I just started training my first client at my new job. She is a 50 y.o. female who is overweight and undertrained. I met with her last week and took her through a 20 min walk w incline on the treadmill, followed by some basic body weight exercises. I had her do 6 lunges on each leg and afterwards she said her quads were cramping so bad that she couldnt walk or stand. I wasn’t sure what to do so I had her just sit and do some bicep curls. Later we did some crunches on a large ball and she said her abs were cramping the same way. I guess I’m not really sure what to do in this situation… I find it hard to believe that such little movement could cause such a negative reaction. I’m drawing a blank about what to do the next time we meet because I don’t want to overwork her, but she wants to lose weight and get in shape so she’s going to have to do SOMETHING. Like I said, she’s my first client and I’m used to training myself… so any advice for training super beginners would be great! Thanks!!!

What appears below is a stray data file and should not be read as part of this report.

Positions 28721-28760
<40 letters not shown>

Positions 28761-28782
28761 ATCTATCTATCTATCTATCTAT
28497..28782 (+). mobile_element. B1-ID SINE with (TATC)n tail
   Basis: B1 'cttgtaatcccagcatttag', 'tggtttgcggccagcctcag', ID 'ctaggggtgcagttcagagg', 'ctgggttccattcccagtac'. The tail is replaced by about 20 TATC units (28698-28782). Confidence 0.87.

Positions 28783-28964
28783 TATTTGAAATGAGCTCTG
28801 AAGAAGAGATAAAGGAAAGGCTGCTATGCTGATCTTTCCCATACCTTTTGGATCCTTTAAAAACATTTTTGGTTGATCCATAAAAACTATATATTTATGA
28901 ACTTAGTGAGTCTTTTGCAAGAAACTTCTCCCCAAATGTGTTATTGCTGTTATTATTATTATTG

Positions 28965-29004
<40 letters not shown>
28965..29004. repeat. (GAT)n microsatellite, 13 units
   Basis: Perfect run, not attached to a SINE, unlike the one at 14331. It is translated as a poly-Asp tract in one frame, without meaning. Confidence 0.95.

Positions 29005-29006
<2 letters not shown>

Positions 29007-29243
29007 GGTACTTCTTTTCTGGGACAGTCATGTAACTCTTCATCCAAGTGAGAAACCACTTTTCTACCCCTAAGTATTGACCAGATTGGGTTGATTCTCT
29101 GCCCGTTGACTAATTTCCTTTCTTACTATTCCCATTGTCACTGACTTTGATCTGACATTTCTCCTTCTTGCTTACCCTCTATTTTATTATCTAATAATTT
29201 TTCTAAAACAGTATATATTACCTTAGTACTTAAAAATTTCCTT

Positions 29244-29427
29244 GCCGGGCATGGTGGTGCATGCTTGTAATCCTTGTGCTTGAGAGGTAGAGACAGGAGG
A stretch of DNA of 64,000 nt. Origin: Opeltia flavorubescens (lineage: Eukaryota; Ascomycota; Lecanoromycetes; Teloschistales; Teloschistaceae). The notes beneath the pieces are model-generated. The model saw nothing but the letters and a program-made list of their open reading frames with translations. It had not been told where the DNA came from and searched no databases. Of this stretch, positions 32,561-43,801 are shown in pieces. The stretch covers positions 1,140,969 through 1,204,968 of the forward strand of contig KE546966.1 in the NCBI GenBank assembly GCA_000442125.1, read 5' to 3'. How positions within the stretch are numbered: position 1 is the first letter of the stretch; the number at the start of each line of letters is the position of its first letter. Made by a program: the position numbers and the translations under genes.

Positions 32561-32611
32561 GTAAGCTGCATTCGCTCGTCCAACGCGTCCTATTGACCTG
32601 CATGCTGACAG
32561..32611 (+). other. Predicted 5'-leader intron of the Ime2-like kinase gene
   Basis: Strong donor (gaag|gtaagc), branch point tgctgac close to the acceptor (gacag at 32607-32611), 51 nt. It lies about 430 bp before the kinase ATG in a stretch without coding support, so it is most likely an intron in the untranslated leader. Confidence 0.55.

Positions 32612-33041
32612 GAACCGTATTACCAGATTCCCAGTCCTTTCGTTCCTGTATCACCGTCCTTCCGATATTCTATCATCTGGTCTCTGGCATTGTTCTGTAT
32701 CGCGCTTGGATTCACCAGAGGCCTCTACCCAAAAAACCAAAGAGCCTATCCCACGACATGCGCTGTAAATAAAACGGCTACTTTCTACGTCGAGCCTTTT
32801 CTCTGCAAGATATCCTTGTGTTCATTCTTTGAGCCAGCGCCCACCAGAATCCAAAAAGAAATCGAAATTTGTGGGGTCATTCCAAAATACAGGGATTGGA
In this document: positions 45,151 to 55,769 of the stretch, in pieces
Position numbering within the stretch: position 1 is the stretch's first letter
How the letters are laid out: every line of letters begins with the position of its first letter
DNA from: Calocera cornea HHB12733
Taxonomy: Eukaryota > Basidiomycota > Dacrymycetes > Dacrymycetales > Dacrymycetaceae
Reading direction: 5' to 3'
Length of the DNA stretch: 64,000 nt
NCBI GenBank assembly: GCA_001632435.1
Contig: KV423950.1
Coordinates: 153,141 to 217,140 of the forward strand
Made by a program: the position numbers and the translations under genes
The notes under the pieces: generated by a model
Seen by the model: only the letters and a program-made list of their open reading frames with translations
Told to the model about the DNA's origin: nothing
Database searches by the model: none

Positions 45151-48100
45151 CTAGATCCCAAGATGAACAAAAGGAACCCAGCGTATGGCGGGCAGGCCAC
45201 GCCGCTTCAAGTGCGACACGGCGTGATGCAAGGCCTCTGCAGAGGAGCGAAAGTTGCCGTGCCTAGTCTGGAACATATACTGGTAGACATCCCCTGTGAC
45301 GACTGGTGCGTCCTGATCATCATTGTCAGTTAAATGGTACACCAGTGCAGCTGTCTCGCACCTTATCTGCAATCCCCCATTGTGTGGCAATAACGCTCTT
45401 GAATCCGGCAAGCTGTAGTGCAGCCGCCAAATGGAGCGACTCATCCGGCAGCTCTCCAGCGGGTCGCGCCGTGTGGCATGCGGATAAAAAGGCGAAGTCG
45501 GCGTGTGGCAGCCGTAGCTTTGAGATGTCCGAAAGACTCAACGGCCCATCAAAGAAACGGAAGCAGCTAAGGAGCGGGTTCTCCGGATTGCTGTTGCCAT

The simplest way I can explain this is as follows: without knowing much about your client’s situation, fitness level, health history, etc., I would suggest for you to have her keep moving for as much as possible. By moving I mean walking outside or on the treadmill or even on the bike. With clients like yours, I almost never have them perform any kind of squats or lunges in their first few sessions until I have a better idea about their condition and I have gain their trust. Keeping them on the move as much as possible would be enough to get their heart rate up. I use bands for their upper body by performing a few simple pull/push moves. In her mind taking the first step and start working out is a big one. So you need to make sure you don’t make it a negative experience for her because she could very easily shut down and get withdrawn. Diet plays an important role in her plan to lose weight, so make sure she has one that is simple to follow (talking to a RD would be highly recommended).
I’m sure other trainer here would give you some very good advice for you to consider.